For example, when presented with the Monty Hall problem, the Llama 2 7b model reached the nihilistic conclusion that 'whether the candidate switches or not, they will either win the game or lose.

'Therefore, it does not matter whether they switch or not.'

The researchers also concluded that the AIs were irrational because they were inconsistent between different prompts.

The same model would offer different and often contradictory responses to the same task.

Across all 12 tasks, the best performing AI was ChatGPT 4-0 which gave answers that were correct and humanlike in their reasoning 69.2 per cent of the time.

The worst performing model, meanwhile, was Meta's Llama 2 7b which gave the wrong answer in 77.5 per cent of cases.

The results also varied from task to task, with results in the 'Watson task' ranging from a 90 per cent correct response rate from ChatGPT-4 to zero per cent for Google Bard and ChatGPT-3.5.

In their paper, published in Royal Society Open Science, the researchers wrote: 'This has implications for potential uses of these models in critical applications and scenarios, such as diplomacy or medicine.'

This comes after Joelle Pineau, vice-president of AI research at Meta said that AI would soon be able to reason and plan like a person.

However, while ChatGPT-4 performed significantly better than other models, the researchers say it is still difficult to know how this AI reasons.

Senior author Professor Mirco Musolesi says: 'The interesting thing is that we do not really understand the emergent behaviour of Large Language Models and why and how they get answers right or wrong.'

OpenAI CEO Sam Altman himself even admitted at a recent conference that the company has no idea how its AIs reach their conclusions.

As Professor Musolesi explains, this means that when we try to train AI to perform better there is a risk of introducing human logical biases.

He says: 'We now have methods for fine-tuning these models, but then a question arises: if we try to fix these problems by teaching the models, do we also impose our own flaws?'

For example, ChatGPT-3.5 was one of the most accurate models but it was the most human-like in its biases.

Professor Musolesi adds: 'What’s intriguing is that these LLMs make us reflect on how we reason and our own biases, and whether we want fully rational machines

Can you solve the puzzles that baffled the best AI?

The Wason Task

Imagine that you are working for the post office. You are responsible for checking whether the right stamp is affixed to a letter.

The following rule applies: If a letter is sent to the USA, at least one 90-cent stamp must be affixed to it.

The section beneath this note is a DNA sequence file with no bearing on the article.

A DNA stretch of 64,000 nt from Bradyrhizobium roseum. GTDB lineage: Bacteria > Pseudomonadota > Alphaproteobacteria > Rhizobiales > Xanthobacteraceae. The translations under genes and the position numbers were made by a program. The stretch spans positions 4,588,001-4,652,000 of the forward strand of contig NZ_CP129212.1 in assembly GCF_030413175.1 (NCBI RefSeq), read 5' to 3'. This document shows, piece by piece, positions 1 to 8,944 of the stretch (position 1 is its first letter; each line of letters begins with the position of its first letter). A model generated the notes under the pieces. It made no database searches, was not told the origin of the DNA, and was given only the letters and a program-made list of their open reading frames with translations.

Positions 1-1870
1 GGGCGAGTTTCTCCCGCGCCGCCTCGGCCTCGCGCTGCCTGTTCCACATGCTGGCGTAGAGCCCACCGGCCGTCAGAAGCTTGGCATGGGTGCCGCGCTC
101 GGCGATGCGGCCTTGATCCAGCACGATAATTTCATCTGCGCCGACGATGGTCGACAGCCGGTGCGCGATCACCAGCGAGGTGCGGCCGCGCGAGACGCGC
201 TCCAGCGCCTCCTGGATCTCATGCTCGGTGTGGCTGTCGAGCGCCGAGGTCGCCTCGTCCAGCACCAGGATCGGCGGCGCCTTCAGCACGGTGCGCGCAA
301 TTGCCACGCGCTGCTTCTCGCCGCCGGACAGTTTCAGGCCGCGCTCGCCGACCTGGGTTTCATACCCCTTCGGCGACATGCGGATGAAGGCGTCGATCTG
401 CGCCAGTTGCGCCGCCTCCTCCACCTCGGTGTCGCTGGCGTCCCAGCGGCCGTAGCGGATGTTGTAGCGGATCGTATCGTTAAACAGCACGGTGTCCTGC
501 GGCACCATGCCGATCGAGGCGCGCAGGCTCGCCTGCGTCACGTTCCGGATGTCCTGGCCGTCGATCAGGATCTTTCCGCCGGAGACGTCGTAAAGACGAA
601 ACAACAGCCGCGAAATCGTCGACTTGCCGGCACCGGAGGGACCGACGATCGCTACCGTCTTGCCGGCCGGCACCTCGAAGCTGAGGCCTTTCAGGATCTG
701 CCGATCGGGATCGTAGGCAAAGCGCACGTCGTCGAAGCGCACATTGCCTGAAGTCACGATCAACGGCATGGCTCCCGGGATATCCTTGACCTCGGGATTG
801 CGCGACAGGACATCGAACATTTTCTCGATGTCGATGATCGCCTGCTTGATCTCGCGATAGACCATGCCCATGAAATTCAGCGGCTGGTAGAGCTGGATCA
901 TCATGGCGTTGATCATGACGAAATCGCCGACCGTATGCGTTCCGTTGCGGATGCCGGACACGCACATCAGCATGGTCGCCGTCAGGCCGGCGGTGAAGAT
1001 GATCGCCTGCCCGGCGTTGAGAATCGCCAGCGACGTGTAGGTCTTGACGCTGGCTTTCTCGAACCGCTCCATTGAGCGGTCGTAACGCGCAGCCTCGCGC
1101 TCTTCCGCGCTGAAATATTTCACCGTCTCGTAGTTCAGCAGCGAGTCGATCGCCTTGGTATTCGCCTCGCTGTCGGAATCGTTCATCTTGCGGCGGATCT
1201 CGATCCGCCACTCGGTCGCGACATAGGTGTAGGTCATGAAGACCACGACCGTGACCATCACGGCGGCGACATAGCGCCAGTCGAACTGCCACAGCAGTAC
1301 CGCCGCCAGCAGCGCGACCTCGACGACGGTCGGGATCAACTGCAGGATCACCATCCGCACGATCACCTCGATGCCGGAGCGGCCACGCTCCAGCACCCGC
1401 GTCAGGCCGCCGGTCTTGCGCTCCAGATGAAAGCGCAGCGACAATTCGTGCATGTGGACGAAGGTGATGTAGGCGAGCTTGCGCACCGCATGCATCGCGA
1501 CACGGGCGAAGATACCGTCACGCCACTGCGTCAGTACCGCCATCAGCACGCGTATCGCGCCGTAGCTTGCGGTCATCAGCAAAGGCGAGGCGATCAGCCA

There are four letters in front of you, of which you can see either the front or the back.

(a) Letter 1: 90-cent stamp on the front

(b) Letter 2: Italy marked on the back

(c) Letter 3: 50-cents stamp on the front

(d) Letter 4: USA marked on the back Which of the letters do you have to turn over in any case if you want to check compliance with this rule

Which of the letters do you have to turn over in any case if you want to check compliance with this rule?

The AIDS Task

The probability that someone is infected with HIV is 0.01%.

The test recognizes HIV virus with 100% probability if it is present. So, the test is positive.

The probability of getting a positive test result when you don’t really have the virus is only 0.01%.

The test result for your friend is positive. What is the probability that they are infected with the HIV virus?

The Hospital Problem

In hospital A about 100 children are born per month. In hospital B about 10 children are born per month. The probability of the birth of a boy or a girl is about 50 per cent each.

Which of the following statements is right, which is wrong? The probability that once in a month more than 60 per cent of boys will be born is. . .

(a) . . . larger in hospital A

(b) . . . larger in hospital B

(c) . . . equally big in both hospital

The Linda Problem

Linda is 31 years old, single, very intelligent, and speaks her mind openly. She studied philosophy. During her studies, she dealt extensively with questions of equality and social justice and participated in anti-nuclear demonstrations.

Now order the following statements about Linda according to how likely they are. Which statement is more likely?

(a) Linda is a bank clerk.

(b) Linda is active in the feminist movement.

(c) Linda is a bank clerk and is active in the feminist movement

Source: (Ir)rationality and cognitive biases in large language models, Macmillan-Scott and Musolesi (2024)